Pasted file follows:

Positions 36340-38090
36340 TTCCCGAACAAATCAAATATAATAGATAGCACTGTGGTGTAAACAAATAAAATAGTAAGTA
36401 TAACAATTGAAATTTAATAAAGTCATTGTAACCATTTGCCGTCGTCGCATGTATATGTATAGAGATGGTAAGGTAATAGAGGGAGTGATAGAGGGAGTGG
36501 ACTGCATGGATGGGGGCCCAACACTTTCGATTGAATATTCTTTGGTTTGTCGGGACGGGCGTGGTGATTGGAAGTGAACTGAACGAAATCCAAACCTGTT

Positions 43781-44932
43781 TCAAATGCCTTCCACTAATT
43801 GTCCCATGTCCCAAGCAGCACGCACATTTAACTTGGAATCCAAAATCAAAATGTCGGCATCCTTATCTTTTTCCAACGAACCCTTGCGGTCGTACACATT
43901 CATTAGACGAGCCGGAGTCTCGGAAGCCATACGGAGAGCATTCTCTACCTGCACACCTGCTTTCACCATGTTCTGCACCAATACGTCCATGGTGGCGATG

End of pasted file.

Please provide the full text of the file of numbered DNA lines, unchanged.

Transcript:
Positions 36340-38090
36340 TTCCCGAACAAATCAAATATAATAGATAGCACTGTGGTGTAAACAAATAAAATAGTAAGTA
36401 TAACAATTGAAATTTAATAAAGTCATTGTAACCATTTGCCGTCGTCGCATGTATATGTATAGAGATGGTAAGGTAATAGAGGGAGTGATAGAGGGAGTGG
36501 ACTGCATGGATGGGGGCCCAACACTTTCGATTGAATATTCTTTGGTTTGTCGGGACGGGCGTGGTGATTGGAAGTGAACTGAACGAAATCCAAACCTGTT

Positions 43781-44932
43781 TCAAATGCCTTCCACTAATT
43801 GTCCCATGTCCCAAGCAGCACGCACATTTAACTTGGAATCCAAAATCAAAATGTCGGCATCCTTATCTTTTTCCAACGAACCCTTGCGGTCGTACACATT
43901 CATTAGACGAGCCGGAGTCTCGGAAGCCATACGGAGAGCATTCTCTACCTGCACACCTGCTTTCACCATGTTCTGCACCAATACGTCCATGGTGGCGATG